Senna Hegde’s ‘1744 White Alto’, with Sharaf U Dheen, is a kind of stoner comedy where some jokes land big-time while others feel forced

Posted on November 18, 2022


Spoilers ahead…

For everything that works – say, a random bit with a lottery seller – there are things that seem to be trying too hard. I got the sense that the problem was with the pacing. 

1744 white alto

Senna Hegde began with a feature-length documentary set in Kanhangad, which is where 1744 White Alto is also set. In his first feature, Katheyondu Shuruvagide, he overcame the generic beats of a rom-com by adding a coming-of-age element. His second feature, Thinkalazhcha Nischayam , a comedy-drama again set in Kanhangad, was an instant masterpiece. It established Senna as someone whose stories – when “told” – may seem very thin, very broad. But scratch the generic  surface, and you’ll find a filmmaker who breaks down these broad stories into a series of moments rather than a series of events. What you remember in Thinkalazhcha Nischayam are little, flavourful things like bitter gourd curry or a woman’s right to visit Sabarimala. The reason for this long preamble is this: If there’s one thing you can say about Senna Hegde, it’s that he’s not a safe filmmaker. You can’t slot him. 1744 White Alto, therefore, is some kind of stoner comedy..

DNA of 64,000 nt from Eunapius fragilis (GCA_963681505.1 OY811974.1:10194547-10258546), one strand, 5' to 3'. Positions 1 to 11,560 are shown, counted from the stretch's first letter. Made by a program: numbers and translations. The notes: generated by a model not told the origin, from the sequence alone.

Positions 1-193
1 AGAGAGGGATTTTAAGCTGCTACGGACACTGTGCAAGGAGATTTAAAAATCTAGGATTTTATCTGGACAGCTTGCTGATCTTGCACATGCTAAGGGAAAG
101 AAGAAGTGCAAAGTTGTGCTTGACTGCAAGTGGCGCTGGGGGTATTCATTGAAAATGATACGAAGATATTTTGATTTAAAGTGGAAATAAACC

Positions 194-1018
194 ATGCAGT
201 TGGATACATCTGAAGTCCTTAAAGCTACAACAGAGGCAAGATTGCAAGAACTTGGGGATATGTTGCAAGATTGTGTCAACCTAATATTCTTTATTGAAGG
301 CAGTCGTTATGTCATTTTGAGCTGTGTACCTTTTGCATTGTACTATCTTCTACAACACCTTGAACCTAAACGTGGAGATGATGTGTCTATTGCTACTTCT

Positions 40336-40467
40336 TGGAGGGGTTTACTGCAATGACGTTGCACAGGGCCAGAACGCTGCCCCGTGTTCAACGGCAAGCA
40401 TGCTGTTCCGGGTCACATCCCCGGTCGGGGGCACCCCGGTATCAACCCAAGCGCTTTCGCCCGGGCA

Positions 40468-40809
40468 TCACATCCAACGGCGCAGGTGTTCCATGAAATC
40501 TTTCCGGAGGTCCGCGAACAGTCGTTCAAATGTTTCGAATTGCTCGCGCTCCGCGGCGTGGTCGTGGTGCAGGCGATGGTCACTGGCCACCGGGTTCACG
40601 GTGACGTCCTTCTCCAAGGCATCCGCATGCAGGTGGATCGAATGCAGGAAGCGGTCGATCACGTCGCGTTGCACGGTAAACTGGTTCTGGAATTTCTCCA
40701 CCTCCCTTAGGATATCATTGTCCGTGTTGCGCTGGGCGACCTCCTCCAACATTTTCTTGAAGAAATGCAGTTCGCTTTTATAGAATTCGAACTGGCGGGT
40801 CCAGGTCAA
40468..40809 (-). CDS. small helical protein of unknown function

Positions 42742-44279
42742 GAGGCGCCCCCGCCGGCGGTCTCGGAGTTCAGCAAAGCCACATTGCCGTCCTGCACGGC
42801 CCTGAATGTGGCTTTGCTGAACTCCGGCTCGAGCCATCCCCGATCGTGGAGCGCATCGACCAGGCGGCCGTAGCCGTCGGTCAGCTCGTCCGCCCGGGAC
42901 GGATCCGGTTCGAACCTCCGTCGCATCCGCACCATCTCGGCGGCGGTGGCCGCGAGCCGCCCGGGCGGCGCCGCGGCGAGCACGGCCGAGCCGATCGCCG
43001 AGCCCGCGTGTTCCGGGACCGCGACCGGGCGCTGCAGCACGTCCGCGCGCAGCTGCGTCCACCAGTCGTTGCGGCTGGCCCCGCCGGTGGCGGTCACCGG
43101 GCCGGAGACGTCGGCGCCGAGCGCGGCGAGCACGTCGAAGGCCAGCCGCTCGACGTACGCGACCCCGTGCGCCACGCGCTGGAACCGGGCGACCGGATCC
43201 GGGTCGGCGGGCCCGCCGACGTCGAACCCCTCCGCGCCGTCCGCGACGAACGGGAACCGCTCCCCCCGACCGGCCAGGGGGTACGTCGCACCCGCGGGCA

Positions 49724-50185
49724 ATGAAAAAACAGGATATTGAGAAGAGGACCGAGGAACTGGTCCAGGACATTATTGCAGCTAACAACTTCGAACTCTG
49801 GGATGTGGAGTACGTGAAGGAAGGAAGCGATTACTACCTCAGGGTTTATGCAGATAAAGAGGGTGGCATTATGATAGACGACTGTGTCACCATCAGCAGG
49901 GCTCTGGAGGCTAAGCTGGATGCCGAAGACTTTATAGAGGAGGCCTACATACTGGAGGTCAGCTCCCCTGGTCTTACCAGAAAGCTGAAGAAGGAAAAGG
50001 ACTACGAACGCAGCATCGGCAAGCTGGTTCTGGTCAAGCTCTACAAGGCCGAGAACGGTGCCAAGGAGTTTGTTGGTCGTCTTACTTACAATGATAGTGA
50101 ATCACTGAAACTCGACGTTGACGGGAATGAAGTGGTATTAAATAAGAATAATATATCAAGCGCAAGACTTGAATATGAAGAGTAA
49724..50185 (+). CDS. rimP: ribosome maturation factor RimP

You can read the rest of the review here:

And you can watch the video review here:

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